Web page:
The Queen’s Death and the Republican Temptation of Québec

from Stefano Montefiori

If there was a special relationship between the French of France and Elizabeth, relations between the French-speaking Canadians and the British monarchy are very bad

PARIS – Prime Minister Justin Trudeau paid a moving tribute to Elizabeth II, whom he met as a child in the company of his father Pierre, then head of the government. From Vancouver to Montral the flags are at half mast due to the disappearance of the woman who was queen (also) of Canada, but the day of national mourning returns to show the divisions between the two souls of the country: if the Anglophone Canadians gather in memory of the beloved Lilibet, the French-speaking ones, majority in Qubec, do not forget the bad relations with the British crown.

For many Canadians of the Qubec, Elizabeth II was the symbol of colonialism and Anglo-Saxon oppression on the lands that were once part of Nouvelle France, New France, which came under the rule of England in 1763 after the defeat of Paris in the war of the Seven Years. Hailed in the rest of Canada, in Qubec the queen was greeted by whistles and protests during her visit in 1964. His death, and the accession to the British throne of Charles III, revive the independence sentiment of the Qubec, which in the flag has the lily of the Bourbons, certainly not the Union Jack.

In the Montreal newspaper Le Devoir, the article The Queen of Canada seen from the Qubec begins with this sentence: Queen for 70 years, Elizabeth II still does not hold the longevity record of a sovereign over Canada. Louis XIV, the Sun King, to have reigned the longest in the territory of this name: 72 years. Just to put the record straight.

In France, Queen Elizabeth II was surrounded by great sympathy, interpreted with enthusiasm in the hours after her death by an Emmanuel Macron. The president paid a moving and inspired tribute to the British sovereign, loved by a French people who cut off the head of her king and Marie Antoinette, but who since then sometimes seems to let herself be taken by nostalgia for monarchical symbols and glories. The British sovereign spoke French perfectly, and while this skill enchanted the public during visits to France, it did not save her from protests on her rare trips to Qubec. In 1964 his arrival led to protests and sit-in by the separatists, beaten by the police in what has since been remembered as the Saturday of the truncheon.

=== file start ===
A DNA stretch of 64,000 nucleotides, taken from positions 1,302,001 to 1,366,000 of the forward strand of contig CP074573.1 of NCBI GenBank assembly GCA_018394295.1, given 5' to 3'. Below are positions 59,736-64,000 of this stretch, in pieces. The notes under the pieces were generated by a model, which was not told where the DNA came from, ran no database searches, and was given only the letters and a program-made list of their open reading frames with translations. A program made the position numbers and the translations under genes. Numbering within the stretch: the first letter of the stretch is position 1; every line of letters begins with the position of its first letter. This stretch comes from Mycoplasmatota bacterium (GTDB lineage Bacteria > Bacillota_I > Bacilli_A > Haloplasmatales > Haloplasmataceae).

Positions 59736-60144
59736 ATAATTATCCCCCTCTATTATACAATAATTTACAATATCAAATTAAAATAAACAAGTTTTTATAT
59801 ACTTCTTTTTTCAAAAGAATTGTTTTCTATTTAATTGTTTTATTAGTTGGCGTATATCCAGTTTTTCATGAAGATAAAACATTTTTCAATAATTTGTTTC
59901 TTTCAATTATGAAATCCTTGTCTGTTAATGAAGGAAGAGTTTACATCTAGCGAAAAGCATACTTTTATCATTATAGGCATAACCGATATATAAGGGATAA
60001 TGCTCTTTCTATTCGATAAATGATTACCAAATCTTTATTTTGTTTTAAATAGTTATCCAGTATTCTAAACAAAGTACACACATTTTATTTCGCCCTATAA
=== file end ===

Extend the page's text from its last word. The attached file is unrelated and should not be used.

The British crown represented in Canada by a governor general and lieutenants in each of the ten provinces, but in Qubec the prevailing anti-monarchical sentiment and also touches the descendants of Elizabeth: when Prince William and Kate Middleton showed up in Montreal in 1991,
many French speakers welcomed them with banners and the word Parasites.

Although I also offer my condolences to the family, I object to the Qubec nation lowering its flags at half mast – independence leader Paul St-Pierre Plamondon said two days ago – we should not give credibility to a regime. illegitimate British colonial in Qubec. The question of relations with the United Kingdom and with the Windsors, after the disappearance of Elizabeth II, will play a role in the upcoming elections in Qubec, on 3 October.

September 10, 2022 (change September 10, 2022 | 16:29)

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The Queen’s Death and the Republican Temptation of Québec

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